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Witch's Broom Cuts Cocoa Production for Decades, But Science Has Found Solutions to Stop Soaring Chocolate Prices |  SEGS

Witch’s Broom Cuts Cocoa Production for Decades, But Science Has Found Solutions to Stop Soaring Chocolate Prices | SEGS

Chocolate is increasingly on the table for Brazilians: eight out of 10 families have a habit of consuming the product, shows research published by the Brazilian Association of the Chocolate, Peanut and Candy Industry (Abicab, 2021). However, the supply of this dessert has long been threatened by the continuous decline in the Brazilian production of the raw material, cocoa. Fortunately, the culture in the country is recovering.

According to the Brazilian Institute of Geography and Statistics (IBGE), in 1980, Brazil produced 319 thousand tons of cocoa beans. Ten years later, there were more than 356 thousand tons. These numbers positioned the country as a global leader and force in culture. But the scenario changed in a short time. In 2000, the crop did not reach 200 thousand tons, which caused a shortage in the local market.

“The decrease in cocoa production has directly affected the domestic market. From an exporter, Brazil has become an importer to meet the demand. Despite being an important exporter, Brazil still imports large quantities of chocolate from other suppliers. But we have the ability to improve our trade balance,” That’s what Eliane Kay, executive director of the National Plant Defense Products Industry Association (Sindiveg) analyzes.

The decline in national production of cocoa beans is mainly due to the spread of so-called “witches’ broom,” a fungal disease that has a devastating effect on cocoa trees, and can affect up to 90% of the productive area, according to the National Service for Rural Learning. (Synar). At that time, the lack of effective treatments for the problem contributed to the worsening of the situation.

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“For the 40 years now, official bodies and the factory defense industry have increasingly invested in scientific research, with the goal of developing highly effective and modern solutions to combat witches’ broom,” says Eileen Kay. In 2010, Brazilian production has already returned to growth, reaching 235 thousand tons of cocoa, and in 2020 it reached 269 thousand tons.

In addition to witches’ broom (Moniliophthora perniciosa), cacao suffers from other diseases caused by fungi, such as brown rot (Phytophthora spp.) and sickle disease (Ceratocystis cacaofunesta). As for insects—among many others—monalonium (Monalonion spp.), leafhopper (Hoplophorion Perusum) and thrips (Selenothrips rubrocinctus) take a heavy toll. To combat it, the use of pesticides is still the best solution,” explains Eliane.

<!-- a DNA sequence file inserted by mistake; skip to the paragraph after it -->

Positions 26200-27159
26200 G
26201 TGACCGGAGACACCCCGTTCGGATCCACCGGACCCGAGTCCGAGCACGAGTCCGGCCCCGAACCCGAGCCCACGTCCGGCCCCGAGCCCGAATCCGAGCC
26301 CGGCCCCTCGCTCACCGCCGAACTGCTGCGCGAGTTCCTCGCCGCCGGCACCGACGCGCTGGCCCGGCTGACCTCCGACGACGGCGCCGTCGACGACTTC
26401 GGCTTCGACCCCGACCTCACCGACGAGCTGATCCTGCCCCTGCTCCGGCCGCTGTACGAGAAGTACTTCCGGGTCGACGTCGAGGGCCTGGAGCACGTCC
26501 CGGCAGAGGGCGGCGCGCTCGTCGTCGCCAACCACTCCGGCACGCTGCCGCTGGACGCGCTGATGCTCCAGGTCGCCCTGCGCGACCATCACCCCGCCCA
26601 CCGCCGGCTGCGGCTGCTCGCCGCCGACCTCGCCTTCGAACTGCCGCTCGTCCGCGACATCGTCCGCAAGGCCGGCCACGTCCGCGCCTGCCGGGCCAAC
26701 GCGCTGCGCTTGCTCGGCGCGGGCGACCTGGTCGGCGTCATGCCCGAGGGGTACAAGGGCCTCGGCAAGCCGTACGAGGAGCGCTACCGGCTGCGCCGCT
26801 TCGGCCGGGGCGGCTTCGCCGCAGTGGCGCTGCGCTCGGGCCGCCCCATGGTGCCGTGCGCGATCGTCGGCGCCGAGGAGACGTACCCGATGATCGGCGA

“The inputs used on cocoa farms are subject to a long scientific, technical and governmental evaluation, being safe for the product, the environment and society,” Sindiveg’s director explains. With the support of these resources, the culture, which generates more than 3 billion R$ for rural producers (according to 2020 data from the International Statistics Institute), tends to grow more, “which leads to the strengthening of the Brazilian economy and the benefit of domestic consumption, so that life is sweeter ‘ , according to Elaine.

Currently, cocoa production – largely carried out by family farmers – is spread in nine states. About 54% of the crop is concentrated in Pará (144.7 thousand tons) and another 40% in Bahia (107.6 thousand tons). Espiritu Santo represents 4% of the total production (11.3 thousand tons) and Rondonia 2% (5.1 thousand tons). On a smaller scale, Mato Grosso (366 tons), Minas Gerais (108 tons), Roraima (12 tons) and Ciara (5 tons) are shown.

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About Sindiveg

The National Plant Defense Products Industry Association (Sindiveg) has been representing the plant defense products industry in Brazil for more than 80 years. It has 26 affiliate companies distributed in various states of the country, which represents about 40% of the sector. With the aim of defending, protecting and promoting the sector, Sindiveg works with government bodies, industrial entities and agro-industries for the benefit of the national food and raw materials production chain. Among its main features are institutional relations, focused on a predictable, transparent and science-based regulatory framework, and legitimate representation of the sector on the basis of economic data and statistical information. The entity also works vigorously to promote correct and safe use, to provide knowledge and education to producers and to respect the environment, laws and regulations.